If possible, you support each other on travel, and help as best you can. Through a travel forum we received from Coen, www.landcruisingadventure.com, the coordinates of a free pitch in the city. A search for a parking space with our calibre usually looked like a sheer horror in cities. Countless skyscrapers were lined up close together, free areas or even green spaces were searched in vain. Public parking spaces were controlled by supervisors, who either refused us entry from the front, or wanted to suspect us vigorously. There was definitely a rush hour, but it was not clear, when it was started. Gigantic tin avalanches pushed through the metropolis in stop and go traffic. We were happy, when we were finally able to turn off the engine in the said backyard of a coffee.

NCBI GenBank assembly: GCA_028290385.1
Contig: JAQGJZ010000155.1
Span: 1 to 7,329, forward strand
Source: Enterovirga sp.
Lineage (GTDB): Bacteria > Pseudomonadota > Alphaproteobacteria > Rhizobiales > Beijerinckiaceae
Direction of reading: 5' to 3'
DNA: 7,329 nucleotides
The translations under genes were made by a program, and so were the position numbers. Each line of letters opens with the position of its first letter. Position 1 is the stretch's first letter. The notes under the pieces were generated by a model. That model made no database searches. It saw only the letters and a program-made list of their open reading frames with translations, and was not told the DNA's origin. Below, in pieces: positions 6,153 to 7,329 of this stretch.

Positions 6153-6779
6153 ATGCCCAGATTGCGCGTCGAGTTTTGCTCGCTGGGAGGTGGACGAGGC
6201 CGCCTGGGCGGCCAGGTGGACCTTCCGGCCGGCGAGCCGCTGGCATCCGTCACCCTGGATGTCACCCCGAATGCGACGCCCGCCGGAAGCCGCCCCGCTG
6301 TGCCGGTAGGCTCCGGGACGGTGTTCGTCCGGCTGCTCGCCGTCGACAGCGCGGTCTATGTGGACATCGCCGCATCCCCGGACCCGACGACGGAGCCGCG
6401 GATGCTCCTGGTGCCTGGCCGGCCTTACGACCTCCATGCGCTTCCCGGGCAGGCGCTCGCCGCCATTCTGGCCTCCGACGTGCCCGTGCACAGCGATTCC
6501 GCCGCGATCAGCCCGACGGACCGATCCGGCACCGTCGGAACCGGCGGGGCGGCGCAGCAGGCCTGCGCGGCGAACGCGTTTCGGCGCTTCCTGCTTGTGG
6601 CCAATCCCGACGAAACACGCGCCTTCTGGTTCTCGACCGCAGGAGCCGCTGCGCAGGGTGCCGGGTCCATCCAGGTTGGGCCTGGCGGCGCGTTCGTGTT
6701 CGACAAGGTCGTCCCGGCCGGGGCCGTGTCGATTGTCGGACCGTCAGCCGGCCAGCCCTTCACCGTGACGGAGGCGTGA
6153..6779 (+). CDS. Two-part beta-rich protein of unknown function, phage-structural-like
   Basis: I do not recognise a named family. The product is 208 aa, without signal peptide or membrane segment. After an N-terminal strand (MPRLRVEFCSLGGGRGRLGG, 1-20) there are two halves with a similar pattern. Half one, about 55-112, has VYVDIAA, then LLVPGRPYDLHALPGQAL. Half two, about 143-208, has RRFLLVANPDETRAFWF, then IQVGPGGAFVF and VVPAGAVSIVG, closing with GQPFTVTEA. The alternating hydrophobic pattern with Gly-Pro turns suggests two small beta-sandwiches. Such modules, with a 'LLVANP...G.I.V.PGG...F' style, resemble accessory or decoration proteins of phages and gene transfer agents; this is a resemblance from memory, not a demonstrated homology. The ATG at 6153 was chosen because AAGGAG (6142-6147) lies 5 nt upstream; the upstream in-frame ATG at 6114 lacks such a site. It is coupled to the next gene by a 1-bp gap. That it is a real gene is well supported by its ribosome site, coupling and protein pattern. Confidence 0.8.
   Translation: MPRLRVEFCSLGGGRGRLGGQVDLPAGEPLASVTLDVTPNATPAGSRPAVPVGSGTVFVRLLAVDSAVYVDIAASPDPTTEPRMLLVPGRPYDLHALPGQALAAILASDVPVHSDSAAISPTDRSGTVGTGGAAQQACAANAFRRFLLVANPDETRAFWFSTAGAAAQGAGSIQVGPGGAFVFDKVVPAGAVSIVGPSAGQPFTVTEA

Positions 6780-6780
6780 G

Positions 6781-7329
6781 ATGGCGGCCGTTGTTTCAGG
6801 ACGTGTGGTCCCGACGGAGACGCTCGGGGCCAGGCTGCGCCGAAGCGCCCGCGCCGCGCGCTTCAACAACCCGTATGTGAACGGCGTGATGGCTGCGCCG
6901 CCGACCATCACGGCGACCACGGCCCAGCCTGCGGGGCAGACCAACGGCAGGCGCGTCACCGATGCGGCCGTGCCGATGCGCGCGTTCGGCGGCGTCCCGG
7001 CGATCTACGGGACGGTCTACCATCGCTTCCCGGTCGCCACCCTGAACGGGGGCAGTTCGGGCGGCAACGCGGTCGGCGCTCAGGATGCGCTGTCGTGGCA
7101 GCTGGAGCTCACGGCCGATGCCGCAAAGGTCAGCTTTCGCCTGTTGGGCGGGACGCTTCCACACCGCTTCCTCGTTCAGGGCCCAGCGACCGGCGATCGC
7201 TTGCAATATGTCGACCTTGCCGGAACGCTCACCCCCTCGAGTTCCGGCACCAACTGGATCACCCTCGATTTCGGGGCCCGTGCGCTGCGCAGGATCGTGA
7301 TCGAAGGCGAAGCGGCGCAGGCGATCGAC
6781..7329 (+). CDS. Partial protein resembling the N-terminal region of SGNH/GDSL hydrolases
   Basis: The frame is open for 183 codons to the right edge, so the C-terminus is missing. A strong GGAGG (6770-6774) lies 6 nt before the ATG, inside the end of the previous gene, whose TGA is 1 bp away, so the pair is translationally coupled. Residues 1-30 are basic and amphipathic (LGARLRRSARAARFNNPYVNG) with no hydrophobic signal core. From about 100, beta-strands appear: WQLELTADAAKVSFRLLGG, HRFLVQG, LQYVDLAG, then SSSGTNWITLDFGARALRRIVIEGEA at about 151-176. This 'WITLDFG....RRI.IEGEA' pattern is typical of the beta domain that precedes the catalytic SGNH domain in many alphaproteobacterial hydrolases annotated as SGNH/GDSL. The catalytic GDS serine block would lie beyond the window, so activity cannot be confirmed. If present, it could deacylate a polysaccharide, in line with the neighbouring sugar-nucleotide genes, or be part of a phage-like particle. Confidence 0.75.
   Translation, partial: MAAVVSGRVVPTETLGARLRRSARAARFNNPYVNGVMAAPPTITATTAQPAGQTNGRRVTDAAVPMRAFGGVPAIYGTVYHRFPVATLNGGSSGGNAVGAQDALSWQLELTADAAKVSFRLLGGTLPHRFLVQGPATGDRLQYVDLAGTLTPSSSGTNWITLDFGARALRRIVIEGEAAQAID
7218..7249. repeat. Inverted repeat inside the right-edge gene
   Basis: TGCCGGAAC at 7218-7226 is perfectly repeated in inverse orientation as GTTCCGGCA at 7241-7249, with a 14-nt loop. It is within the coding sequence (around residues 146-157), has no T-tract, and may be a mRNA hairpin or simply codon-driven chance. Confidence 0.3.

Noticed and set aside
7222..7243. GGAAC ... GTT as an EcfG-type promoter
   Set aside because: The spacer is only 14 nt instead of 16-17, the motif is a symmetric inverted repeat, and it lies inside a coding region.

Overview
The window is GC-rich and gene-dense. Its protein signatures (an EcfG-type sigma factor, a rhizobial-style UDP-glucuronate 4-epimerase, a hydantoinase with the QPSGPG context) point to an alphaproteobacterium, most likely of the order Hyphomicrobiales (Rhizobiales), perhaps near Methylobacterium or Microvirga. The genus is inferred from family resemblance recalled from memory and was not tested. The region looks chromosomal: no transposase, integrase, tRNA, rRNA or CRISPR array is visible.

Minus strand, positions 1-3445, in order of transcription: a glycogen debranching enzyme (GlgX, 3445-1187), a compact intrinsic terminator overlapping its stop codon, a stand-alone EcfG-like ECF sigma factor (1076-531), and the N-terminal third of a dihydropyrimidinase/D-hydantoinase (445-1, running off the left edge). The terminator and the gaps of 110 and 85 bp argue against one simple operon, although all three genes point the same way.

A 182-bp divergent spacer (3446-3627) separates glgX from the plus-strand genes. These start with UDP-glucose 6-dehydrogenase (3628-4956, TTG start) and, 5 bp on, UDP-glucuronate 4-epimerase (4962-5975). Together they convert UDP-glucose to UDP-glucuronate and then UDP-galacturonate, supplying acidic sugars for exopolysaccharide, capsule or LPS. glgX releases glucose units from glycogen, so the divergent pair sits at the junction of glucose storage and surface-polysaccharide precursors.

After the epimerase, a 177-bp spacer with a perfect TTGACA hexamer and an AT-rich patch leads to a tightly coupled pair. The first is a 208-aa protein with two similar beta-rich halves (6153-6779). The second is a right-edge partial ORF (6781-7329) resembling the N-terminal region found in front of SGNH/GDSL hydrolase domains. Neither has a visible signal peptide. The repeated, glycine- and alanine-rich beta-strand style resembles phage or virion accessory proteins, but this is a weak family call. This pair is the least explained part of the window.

There was a lot to discover in Seoul! However, on our first trip to the centre, we were able to experience, that one liked to underestimate the dimensions to get from A to B. The way from the pitch to the metro station cost us half an hour on foot across the road through the traffic. Once there, we sat or rather stood, on average at least 40 minutes in the express way to reach our spots. Often we were so exhausted from the journey, especially Lennox, that the chosen object of desire had already lost some of its charm before arrival. Nevertheless, we took in attractions such as the Deoksugung Palace, Palace of Virtue and Long Life, the Lotte Tower, completed in 2016 and 555m high, the Myeongdong Market, where several hundred thousand visitors crowded through on peak days, the fish market, Lotte Adventure Park and more. In order not to overwhelm Lennox and not to spoil his desire for sightseeing, he and I repeatedly put in rest days in the truck. On these so-called "Lennox days" we played, tinkered or watched a film classic on our laptops. Leander used the time without appendages and sprinted crisscrossing Seoul with his camera to capture Seoul's most beautiful facets. Mostly accompanied by Remo, who, as always, was close on our heels.